Flex Bridges Print E-mail
Written by Mark Verbrugge   
Tuesday, 03 January 2012 20:17

Minor design tweaks can improve performance and save money.

An old engineering expression goes like this: Anyone can build a bridge that is strong enough, but it takes a real engineer to build one that is “just” strong enough. The new version of this axiom could well be, Anyone can build it with enough money, but it takes a talented designer to build it with just enough money. All the latest materials and processes are useless if there isn’t a viable market for your product. Flex is no exception.

We see dozens of applications cost way more than they should. Let’s revisit what drives cost, not from the viewpoint of required materials and processes, but with an eye toward needless cost. We’ll review where we should spend a little more, and where we can save without impacting performance. This is simple, but all too often simply forgotten.

Materials. Some materials cost more than others. Polyimide hardboard is usually more than a similar FR-4 clad, but did you realize that FR-4 can vary widely from the same supplier, even when the difference is only a few mils in thickness? One example: I recently had a request for a 0.012" (0.3mm) FR-4 stiffener, with a tolerance of +/-0.003" (0.076mm). There was no “real” need for the tolerance; the designer selected this thickness because it seemed reasonable. A quick review of the materials available showed a price per sheet of $24.30 for 0.012" FR-4. The same supplier listed a 0.015" (0.381mm) at $18.12 per sheet. More material, less cost! By adding a paltry 0.003" (0.076mm) to our nominal stiffener thickness, we reduced our material costs by 25%! Granted, this is one material, a relatively inexpensive one at that. In this instance it saved a few pennies a board, but when multiplied by the 100,000 boards expected over the following year, you just paid for your tooling.

This applies to more than just FR-4; many common materials vary widely with minor changes in specification. Every designer/engineer should have current price lists available for reference when building the stackup. Make no mistake, the potential for savings is significant. If total demand is 10 pieces, you have little to worry about. But 100,000?

Layer count. Basic math says more layers, more cost. True … sort of. Flex circuits are not made in the exact manner as the typical rigid board. Whereas a rigid manufacturer would create outer layers using a “cap” of 1 oz. copper over a prepreg adhesive, a flex manufacturer would use a prebonded copper/polyimide film. What does this mean to the flex designer? For starters, a three-layer board costs as much to produce as a four-layer. If you want a three-layer, the flex supplier needs to “etch off” one side of a double-sided clad film. You paid for that copper, and you just threw it away! True, foils are available commercially in single-sided clads, but again the price can be higher than its double-sided counterpart. The difference in total thickness of a three-layer flex is nearly identical to a four-layer. In short, don’t knock yourself out trying to route everything in three layers when you have four to work with. This is true of any even-numbered layered part (5 vs. 6, 7 vs. 8, etc.).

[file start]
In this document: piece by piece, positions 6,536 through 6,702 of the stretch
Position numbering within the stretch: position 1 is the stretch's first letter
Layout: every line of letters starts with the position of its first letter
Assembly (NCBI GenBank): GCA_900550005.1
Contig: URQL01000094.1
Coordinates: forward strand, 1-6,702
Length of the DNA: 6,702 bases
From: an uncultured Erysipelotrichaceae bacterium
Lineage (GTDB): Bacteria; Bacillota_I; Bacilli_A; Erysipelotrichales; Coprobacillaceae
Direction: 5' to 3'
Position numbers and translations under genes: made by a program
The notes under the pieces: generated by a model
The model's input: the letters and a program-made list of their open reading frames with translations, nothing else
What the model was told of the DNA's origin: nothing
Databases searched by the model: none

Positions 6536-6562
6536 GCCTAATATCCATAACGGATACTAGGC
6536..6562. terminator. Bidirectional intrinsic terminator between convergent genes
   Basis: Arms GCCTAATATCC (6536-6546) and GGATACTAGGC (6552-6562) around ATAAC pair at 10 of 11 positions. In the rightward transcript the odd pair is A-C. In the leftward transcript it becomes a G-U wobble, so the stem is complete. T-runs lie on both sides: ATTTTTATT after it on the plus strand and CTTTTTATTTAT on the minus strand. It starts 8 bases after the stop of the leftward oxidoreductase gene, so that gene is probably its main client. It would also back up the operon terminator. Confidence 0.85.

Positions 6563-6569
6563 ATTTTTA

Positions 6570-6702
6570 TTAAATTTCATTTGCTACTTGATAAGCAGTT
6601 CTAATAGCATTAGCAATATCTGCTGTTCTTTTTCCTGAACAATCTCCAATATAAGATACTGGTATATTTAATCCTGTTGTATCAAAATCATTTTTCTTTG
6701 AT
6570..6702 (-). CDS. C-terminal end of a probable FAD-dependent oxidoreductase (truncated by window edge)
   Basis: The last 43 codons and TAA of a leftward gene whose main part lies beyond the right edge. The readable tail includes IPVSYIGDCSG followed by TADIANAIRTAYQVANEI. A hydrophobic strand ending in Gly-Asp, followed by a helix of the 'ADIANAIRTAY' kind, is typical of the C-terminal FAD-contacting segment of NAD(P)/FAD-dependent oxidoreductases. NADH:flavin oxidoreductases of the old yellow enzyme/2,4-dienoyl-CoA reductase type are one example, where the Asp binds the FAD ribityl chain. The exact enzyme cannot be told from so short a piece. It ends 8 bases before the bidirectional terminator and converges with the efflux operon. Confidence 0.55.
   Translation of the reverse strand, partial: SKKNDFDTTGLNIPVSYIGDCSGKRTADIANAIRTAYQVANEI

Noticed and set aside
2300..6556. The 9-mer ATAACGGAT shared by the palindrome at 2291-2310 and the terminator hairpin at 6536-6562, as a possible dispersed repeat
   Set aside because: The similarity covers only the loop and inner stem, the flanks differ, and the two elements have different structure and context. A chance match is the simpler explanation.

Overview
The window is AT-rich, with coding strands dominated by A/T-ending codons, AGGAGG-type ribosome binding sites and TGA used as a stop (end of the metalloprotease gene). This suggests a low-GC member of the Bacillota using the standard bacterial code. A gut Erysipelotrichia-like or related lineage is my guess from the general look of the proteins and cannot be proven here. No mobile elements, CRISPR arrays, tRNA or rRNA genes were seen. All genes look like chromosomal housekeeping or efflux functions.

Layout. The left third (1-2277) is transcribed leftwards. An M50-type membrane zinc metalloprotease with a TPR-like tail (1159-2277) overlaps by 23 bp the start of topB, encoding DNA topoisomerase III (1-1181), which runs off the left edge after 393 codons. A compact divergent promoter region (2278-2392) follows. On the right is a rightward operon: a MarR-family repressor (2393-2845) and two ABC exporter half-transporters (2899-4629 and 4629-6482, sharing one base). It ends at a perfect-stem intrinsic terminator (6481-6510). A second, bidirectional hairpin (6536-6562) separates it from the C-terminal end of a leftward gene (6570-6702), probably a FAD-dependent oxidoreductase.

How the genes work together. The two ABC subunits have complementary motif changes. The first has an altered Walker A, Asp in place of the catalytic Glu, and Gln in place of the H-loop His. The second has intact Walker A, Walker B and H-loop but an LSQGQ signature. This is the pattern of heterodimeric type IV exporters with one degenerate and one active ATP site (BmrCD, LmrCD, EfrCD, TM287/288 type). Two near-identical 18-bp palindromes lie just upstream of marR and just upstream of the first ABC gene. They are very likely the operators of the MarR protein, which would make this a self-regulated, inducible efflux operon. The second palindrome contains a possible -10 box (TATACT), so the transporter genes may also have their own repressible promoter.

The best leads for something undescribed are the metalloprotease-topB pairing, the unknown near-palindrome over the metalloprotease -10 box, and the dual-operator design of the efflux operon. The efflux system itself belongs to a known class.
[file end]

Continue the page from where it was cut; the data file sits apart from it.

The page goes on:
Cover type. The traditional cover, a polyimide film with an adhesive, has been around since the beginning of the modern flex industry. An excellent choice for strength and durability, but as feature size has shrunk with tighter-pitched components, its limits begin to cause trouble. Small feature openings give rise for the need to punch or laser cover openings. Consider the “new” photoimageable covers (liquid polyimide, photo solder resist, etc.). These materials are significantly less expensive on a per panel basis than a traditional cover, where tight cover openings are required. Greater accuracy and finer opening features are also possible. Many designers more accustomed to rigid think this is an “all or nothing” option. Not true. “Hybrid” combinations of traditional polyimide and liquid photoimageable (LPI) are commonplace today. It is not at all uncommon to use an LPI or liquid polyimide in an area supported by a stiffener, while covering the flex “arms” with a traditional coverlay. The advantage here is higher yields, equaling lower costs.

The “poor man’s rigid-flex.” A recent design requested a six-layer rigid-flex. SMT components were on one side only, but there was a concern for overall thickness and CTE issues. Figure 1 shows the original design. The designer was clearly used to doing things in the rigid world. By taking advantage of double-sided adhesiveless polyimide cores, we significantly reduced the overall CTE concerns by reducing the amount of adhesive in the stackup. Eliminating the need to drill through a thicker stackup by using a traditional stiffener greatly reduced the PTH depth, further reducing CTE concerns (Figure 2). The result? A board at roughly 70% of the original cost for a similar rigid-flex.



Failure of a device is not just limited to its physical performance as intended. A device that cannot be sold due to cost is a failure in its own right. A project needs to be both sound in design and economy. Watch the pennies. A product that prices itself out of the market is a bridge to nowhere.

Mark Verbrugge is a field applications engineer at PICA Manufacturing Solutions (picasales.com); This e-mail address is being protected from spambots. You need JavaScript enabled to view it . He and co-“Flexpert” Mark Finstad ( This e-mail address is being protected from spambots. You need JavaScript enabled to view it ) welcome your questions.

Last Updated on Wednesday, 04 January 2012 00:05
 

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